As part of that I'm thinking about what types of questions the uniqueness of this setting is good to answer, stories that fit better here then a generic world, especially giving the nature of our protagonists. I want to lay out story elements that the players can pick up that wont' be found in a generic setting. Eberron and Dark Sun are good examples of published setting where you can tell stories you can't elsewhere.

I start to work out some ideas for those stories, but really just ideas into "Act II" - none of it will be true until it hits the table anyhow, but I do want things I can foreshadow and have reasons for why. I really do Schrödinger's plots, where until something is established by play I feel free to change things, and I'm not afraid to kill my darlings - in other words get rid of NPCs, plots, scenes and the like that I envisioned but won't serve the purpose of the game as it progresses. I do want things I can foreshadow and have reasons for "why" things happen - even if that reason ends up having been replaced and "never" been true later in the campaign.

Since I have an idea of the group and how (/if) they know each other, so I can figure out where they are starting. I flesh out the area, adding some details on a moderate-big scale, then more on a smaller scale, and so forth until I have a well fleshed out starting area.

So then I work out some starting adventures, flesh out the world for what I need for those, and work out some character arcs to weave in around everything else which also often requires making organizations, understanding politics and tensions, and otherwise adding details to the world.

Then, as the group adventures I pay attention to what the players seem most interested in. I make sure to seed that liberally into adventures, and further flesh out the world both to deal with their explorations and travel as well as to support stories about their goals and to further their character arcs.

In the end, I may have parts of the world untouched, and others crafted in loving detail. But it really happens over the course of campaign, directed by player interest, character actions, and the consequences of them.
 

Yora

Legend
I think the very first thing to think about when creating a campaign setting is what you intend to happen and appear in adventures. Scenes, situations, and encounters that could happen during adventures and a certain style or feel you want to evoke with them.
Then you can start thinking about what elements the world needs to make these situations appear naturally and frequently. If you envision campaigns with large clashing armies on big battlefields, then the setting will need plenty of great military powers and it will be very useful to create considerable detail for how these armies are build up and structured and what they are fighting over. In contrast, when you make a world for campaigns in which the PCs are mostly involved in events happening in dark alleys at night or pitch black sewers and catacombs, than any such information about armies and their battles wouldn't provide anything that the players will look at closely and have questions about.
 

aco175

Legend
Ray Winninger's Dungeoncraft articles from the late 90s is a great place to start. It is 29 articles on how to start and why to start. I suggest reading all of these first. There are also books like the Lazy Dungeonmaster and such that help with campaigns more than I think building the world.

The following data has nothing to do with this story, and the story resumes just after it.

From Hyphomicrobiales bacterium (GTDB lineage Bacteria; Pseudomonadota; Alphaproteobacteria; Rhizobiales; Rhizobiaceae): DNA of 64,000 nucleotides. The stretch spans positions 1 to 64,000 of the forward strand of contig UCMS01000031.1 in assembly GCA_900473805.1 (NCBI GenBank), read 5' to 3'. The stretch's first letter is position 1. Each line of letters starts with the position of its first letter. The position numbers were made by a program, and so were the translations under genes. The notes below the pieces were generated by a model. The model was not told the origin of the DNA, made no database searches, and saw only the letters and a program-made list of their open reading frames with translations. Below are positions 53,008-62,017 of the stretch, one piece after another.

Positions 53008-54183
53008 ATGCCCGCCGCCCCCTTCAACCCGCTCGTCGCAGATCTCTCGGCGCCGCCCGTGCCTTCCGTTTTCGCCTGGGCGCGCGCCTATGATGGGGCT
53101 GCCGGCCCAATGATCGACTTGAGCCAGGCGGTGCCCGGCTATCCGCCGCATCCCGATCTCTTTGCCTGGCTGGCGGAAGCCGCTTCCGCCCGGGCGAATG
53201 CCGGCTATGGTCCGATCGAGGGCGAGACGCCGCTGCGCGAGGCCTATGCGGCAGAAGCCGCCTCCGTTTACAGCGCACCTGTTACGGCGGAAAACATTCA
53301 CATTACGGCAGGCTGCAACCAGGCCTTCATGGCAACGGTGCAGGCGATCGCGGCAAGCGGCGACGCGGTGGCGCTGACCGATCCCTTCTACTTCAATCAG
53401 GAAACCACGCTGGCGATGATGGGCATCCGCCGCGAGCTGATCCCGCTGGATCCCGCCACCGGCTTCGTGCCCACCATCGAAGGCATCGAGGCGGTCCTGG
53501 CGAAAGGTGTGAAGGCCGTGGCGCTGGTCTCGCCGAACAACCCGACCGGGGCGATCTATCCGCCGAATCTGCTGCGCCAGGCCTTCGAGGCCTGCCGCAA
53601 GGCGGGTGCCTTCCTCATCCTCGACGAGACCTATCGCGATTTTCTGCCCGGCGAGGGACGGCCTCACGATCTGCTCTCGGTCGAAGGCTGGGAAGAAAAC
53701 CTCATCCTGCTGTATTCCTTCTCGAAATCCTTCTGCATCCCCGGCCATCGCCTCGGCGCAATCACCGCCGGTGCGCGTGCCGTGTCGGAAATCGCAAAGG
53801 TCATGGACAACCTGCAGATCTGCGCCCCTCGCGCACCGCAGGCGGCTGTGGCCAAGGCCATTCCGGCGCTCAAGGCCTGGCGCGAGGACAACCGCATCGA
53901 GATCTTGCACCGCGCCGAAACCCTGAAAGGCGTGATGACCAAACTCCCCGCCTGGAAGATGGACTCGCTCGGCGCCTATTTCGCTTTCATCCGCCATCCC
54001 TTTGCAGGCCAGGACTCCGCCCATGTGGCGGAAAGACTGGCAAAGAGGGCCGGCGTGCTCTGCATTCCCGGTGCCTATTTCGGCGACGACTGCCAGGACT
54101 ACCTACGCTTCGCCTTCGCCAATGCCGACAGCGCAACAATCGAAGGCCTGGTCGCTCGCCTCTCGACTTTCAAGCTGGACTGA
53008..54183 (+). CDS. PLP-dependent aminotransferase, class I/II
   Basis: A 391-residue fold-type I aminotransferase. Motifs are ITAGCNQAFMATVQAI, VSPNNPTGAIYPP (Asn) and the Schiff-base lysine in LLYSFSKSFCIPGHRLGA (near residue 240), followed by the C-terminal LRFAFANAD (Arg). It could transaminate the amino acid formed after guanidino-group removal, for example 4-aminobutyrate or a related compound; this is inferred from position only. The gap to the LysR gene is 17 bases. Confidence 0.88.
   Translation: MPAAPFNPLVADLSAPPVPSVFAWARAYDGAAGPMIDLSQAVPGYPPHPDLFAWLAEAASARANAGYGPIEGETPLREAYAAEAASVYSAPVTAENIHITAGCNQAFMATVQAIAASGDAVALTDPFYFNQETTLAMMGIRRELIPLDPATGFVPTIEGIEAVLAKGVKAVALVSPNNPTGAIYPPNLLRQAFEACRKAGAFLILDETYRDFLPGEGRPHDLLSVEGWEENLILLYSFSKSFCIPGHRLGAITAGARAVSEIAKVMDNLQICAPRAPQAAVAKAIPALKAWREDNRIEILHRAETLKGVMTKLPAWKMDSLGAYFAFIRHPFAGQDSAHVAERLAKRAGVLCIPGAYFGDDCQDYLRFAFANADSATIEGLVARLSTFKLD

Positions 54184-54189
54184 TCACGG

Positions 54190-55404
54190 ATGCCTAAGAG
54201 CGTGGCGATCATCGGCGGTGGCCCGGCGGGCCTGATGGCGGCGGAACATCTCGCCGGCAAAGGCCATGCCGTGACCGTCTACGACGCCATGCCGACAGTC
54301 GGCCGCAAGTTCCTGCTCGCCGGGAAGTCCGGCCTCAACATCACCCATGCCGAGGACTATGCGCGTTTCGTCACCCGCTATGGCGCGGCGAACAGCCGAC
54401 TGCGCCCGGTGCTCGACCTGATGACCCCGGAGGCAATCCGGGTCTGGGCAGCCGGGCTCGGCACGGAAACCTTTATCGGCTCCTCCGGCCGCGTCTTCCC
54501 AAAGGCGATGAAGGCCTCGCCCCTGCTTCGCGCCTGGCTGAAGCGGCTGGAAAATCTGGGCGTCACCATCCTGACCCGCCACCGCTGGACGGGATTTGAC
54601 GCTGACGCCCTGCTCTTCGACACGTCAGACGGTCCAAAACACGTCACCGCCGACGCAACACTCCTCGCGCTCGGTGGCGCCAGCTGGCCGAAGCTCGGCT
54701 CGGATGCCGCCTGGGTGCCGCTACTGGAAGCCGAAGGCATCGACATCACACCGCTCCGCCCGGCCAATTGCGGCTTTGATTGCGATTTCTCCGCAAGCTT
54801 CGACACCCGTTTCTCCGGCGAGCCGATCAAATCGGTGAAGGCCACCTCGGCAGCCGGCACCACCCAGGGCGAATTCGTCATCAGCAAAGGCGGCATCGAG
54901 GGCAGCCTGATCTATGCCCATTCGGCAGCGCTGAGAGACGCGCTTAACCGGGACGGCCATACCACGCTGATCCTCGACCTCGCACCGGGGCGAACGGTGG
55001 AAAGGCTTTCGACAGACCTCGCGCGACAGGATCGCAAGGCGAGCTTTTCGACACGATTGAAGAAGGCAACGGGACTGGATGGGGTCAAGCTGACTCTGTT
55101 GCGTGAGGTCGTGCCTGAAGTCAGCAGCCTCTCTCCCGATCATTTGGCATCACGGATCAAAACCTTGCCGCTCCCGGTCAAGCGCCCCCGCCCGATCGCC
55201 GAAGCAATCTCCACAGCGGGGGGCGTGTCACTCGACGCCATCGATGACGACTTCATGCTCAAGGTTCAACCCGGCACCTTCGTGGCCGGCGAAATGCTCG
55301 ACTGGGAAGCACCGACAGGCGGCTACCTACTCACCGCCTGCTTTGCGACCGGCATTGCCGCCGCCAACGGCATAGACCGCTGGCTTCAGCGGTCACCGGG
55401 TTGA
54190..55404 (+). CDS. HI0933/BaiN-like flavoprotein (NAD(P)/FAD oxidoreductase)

I suggest a large map the size of a continent, not the whole world but a large chunk like Europe. Forgotten Realms (FR) did this and got by for many years and managed to fit many cultures in the world before they needed Kara Tur or Maztica, or even Zakura. I would then pick a central place to a Rome-type empire that managed to spread the 'old empire' across most of the lands. This may account for many ruins, the common language, and common gods. Break up the land with several new kingdoms and lawless areas and make 5-10 cool things about each as some sort of overview.

Figure out which one you and your group likes best and pick a region in it to make a better map and your first campaign area. Name 5-10 things about it and then zoom in closer and closer until you have the first town and dungeon for your game.
 

Lanefan

Victoria Rules
For those who have built their own worlds (not campaigns, but entire worlds from whole cloth), how do you go about it? I guess a more meta question is, does the world evolve to fit the story, or does the story emerge from the world? I think obviously it's a little of both, but does one influence the other more depending on what you are trying to invoke? Are there pros/cons to establishing the world first as opposed to the characters/story?

For world building, what do you design or think about first?
  • A rough idea of a story you want to tell
    • Genre
    • Tone
    • Themes or motifs
    • Central characters of the story
  • The world
    • The nations and major cities
    • Prominent NPCs
      • backstories
      • relations with each other
    • History
      • timeline of how the world became the way it did
    • Metaplot
      • Do you know what the future holds, or is that what the characters will determine?
    • The races/cultures/ethnicities/heritages (or whatever you want to call it)
      • Relations with others
    • Socioeconomic structures eg
      • are there stigmatized groups
      • is there a caste or nobility
      • how does the economy work
    • How do characters learn their vocation or skills. For example:
      • academic, apprenticeship, familial, involuntary (eg draft, government selection, noble training)
    • How does the government work. For example: